The ingredient at issue was dextromethorphan, one commonly found in cough syrups such as Robitussin and Delsym. Chen’s attorneys also argued that, due to his Asian genetics, it look his body longer to metabolize the drug, according to the Seattle Times.
Some studies have shown that an overdose of dextromethorphan can sometimes create feelings of dissociation, paranoia and psychosis, characterized by delusions and hallucinations.
The Seattle Times reported that Chen had dextromethorphan, as well as an antihistamine and Xanax, an anti-anxiety drug, in his system:
Chen spent 10 days at Harborview Medical Center, where he was treated in intensive care for an overdose of medications and self-inflicted stab wounds, according to a heavily redacted mental-health evaluation by psychiatrists at a state psychiatric hospital. He reported hallucinations and had to be restrained for a few days because he had assaulted nurses while delirious.
But during a psychological evaluation in December 2011, doctors said there were no indications Chen had suffered a psychotic breakdown.
Chen was, however, prescribed antipsychotic medication while he was in jail after what the Seattle Times described as “persistent, repeated requests from Chen and his defense attorneys.”
Late last year, Chen’s attorneys said that they intended to show that dextromethorphan affected Chen differently than some other people.
“The defense will also present evidence that Dr. Chen has a genetic makeup, which compromises his ability to metabolize this chemical,” Maybrown wrote in a declaration, according to the Seattle Times.
The Times reported:
The argument appears to allude to scientific research showing a wide variability in how quickly people metabolize certain drugs based on production of a key enzyme. It appears that people of Asian descent may have a 50-50 chance of being born with a functioning gene variant for the normal metabolism of drugs like dextromethorphan. But roughly 40 percent of Asians and Pacific Islanders have reduced function, indicating a slower metabolism, according to a 2002 article in the Pharmacogentic Journal.
Slow or poor metabolism can increase the chances of adverse drug interactions or lead to a toxic buildup in the body.
Chen, who was initially charged with two counts of aggravated first-degree murder, pleaded guilty in February to a lesser charge of first-degree murder for the death of his young son and second-degree murder for the death of his partner, according to court documents.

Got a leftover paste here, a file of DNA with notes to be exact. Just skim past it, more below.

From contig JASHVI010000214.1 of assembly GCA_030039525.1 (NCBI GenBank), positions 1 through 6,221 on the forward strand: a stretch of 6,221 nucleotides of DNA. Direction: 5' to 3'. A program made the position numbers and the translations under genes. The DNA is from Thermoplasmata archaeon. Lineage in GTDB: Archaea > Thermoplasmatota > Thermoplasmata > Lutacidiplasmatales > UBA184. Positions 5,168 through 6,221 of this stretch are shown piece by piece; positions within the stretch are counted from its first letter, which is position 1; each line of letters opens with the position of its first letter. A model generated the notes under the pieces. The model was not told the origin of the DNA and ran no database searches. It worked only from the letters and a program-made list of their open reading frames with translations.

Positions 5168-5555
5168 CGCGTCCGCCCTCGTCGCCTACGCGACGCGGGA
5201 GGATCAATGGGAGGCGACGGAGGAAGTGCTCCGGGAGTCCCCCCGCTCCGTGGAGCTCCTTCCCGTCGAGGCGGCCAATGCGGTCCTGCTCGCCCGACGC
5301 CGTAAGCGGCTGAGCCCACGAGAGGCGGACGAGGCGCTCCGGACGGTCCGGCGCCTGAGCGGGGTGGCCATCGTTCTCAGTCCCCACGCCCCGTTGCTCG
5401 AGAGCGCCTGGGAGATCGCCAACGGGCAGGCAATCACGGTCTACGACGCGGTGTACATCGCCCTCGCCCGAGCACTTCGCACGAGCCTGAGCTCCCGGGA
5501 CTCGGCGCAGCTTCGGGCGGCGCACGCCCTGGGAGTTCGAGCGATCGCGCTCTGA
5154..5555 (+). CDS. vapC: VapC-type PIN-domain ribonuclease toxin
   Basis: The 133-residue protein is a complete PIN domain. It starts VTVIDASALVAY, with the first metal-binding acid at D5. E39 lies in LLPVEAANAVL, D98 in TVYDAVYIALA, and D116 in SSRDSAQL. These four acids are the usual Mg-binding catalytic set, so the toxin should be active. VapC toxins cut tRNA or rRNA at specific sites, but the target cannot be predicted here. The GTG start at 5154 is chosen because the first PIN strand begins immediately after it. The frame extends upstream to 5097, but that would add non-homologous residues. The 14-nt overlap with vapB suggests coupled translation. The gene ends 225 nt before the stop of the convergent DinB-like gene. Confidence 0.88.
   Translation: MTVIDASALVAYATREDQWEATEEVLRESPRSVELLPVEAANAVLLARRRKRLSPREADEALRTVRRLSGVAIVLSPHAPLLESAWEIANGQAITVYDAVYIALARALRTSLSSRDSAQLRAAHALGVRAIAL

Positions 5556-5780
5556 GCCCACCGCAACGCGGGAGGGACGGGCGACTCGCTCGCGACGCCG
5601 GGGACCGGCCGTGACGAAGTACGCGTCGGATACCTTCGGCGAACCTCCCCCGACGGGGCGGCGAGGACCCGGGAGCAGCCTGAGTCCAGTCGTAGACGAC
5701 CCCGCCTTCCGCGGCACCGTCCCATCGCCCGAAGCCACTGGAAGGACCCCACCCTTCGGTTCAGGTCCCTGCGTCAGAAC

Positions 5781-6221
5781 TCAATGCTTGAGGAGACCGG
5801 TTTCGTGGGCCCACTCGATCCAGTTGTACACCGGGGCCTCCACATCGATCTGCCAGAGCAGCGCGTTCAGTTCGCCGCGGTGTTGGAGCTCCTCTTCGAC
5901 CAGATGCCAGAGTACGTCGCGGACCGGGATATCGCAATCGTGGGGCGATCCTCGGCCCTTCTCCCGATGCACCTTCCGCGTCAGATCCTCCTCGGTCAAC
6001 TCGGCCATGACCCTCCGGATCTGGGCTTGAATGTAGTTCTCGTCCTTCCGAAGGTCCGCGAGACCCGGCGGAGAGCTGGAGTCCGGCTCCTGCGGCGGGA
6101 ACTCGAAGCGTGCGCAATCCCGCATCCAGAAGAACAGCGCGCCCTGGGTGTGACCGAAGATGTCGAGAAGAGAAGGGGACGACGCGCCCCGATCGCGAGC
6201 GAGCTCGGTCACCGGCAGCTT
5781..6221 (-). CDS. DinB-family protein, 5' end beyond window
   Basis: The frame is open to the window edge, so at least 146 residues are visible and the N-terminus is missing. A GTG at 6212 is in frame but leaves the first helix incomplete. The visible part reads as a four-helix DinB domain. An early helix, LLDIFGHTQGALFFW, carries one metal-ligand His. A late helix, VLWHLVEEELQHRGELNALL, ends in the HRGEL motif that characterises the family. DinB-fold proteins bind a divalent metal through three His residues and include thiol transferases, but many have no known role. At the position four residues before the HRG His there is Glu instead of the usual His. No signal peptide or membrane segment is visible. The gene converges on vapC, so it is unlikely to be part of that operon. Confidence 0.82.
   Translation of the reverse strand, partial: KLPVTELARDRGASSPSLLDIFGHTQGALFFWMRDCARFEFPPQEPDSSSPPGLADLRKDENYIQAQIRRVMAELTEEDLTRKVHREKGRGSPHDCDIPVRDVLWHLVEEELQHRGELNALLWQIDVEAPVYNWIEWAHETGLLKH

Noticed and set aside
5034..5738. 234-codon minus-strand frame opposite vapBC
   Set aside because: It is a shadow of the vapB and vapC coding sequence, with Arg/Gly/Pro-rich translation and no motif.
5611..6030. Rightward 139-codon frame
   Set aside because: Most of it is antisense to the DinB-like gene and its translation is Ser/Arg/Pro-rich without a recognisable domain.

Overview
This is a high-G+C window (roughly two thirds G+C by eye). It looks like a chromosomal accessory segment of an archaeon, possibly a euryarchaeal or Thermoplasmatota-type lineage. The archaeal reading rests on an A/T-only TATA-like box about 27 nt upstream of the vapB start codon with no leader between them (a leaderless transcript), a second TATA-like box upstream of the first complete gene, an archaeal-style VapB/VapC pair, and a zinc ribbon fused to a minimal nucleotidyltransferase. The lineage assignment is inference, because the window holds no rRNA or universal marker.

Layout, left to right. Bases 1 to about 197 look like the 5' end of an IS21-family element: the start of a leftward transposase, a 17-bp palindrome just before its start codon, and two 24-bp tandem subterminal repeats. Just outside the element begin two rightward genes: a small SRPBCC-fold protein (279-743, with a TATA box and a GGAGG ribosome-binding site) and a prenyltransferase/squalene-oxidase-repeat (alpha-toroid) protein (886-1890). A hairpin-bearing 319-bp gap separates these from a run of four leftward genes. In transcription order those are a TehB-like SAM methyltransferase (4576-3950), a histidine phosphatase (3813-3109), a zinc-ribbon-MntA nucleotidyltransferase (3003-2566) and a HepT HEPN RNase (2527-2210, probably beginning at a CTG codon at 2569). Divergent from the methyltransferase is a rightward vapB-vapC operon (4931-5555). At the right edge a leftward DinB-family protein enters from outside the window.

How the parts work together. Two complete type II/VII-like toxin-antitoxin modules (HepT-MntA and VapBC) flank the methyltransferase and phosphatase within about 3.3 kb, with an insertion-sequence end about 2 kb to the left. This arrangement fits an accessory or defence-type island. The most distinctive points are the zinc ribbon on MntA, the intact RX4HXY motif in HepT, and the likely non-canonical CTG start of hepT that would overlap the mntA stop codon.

Eric Cooper’s mother, Dawn Miller, joined others in court late last week, requesting the maximum sentence for Chen.
“I’ll never be able to hear the sound of his voice again, never have to wait until his laughter subsided to hear a punch line — never again will I hear him tell me about all his future hope and plans, never,” she said,according to SeattlePi.com.
And Chen expressed regret.
“The tear I caused in the fabric of our universe is profound,” Chen told the judge, according to the news site.
The court acknowledged that Chen suffers from mental health issues and recommended that the department of corrections place him in a facility where he can receive psychiatric monitoring and treatment.
by Lindsey Bever, mydaytondailynews.com
August 3, 2016
Dear Drugs-Forum readers: We are a small non-profit that runs one of the most read drug information & addiction help websites in the world. We serve over 4 million readers per month, and have costs like all popular websites: servers, hosting, licenses and software. To protect our independence we do not run ads. We take no government funds. We run on donations which average $25. If everyone reading this would donate $5 then this fund raiser would be done in an hour. If Drugs-Forum is useful to you, take one minute to keep it online another year by donating whatever you can today. Donations are currently not sufficient to pay our bills and keep the site up. Your help is most welcome. Thank you.
A doctor murdered his partner and 2-year-old son and blamed it on cough syrup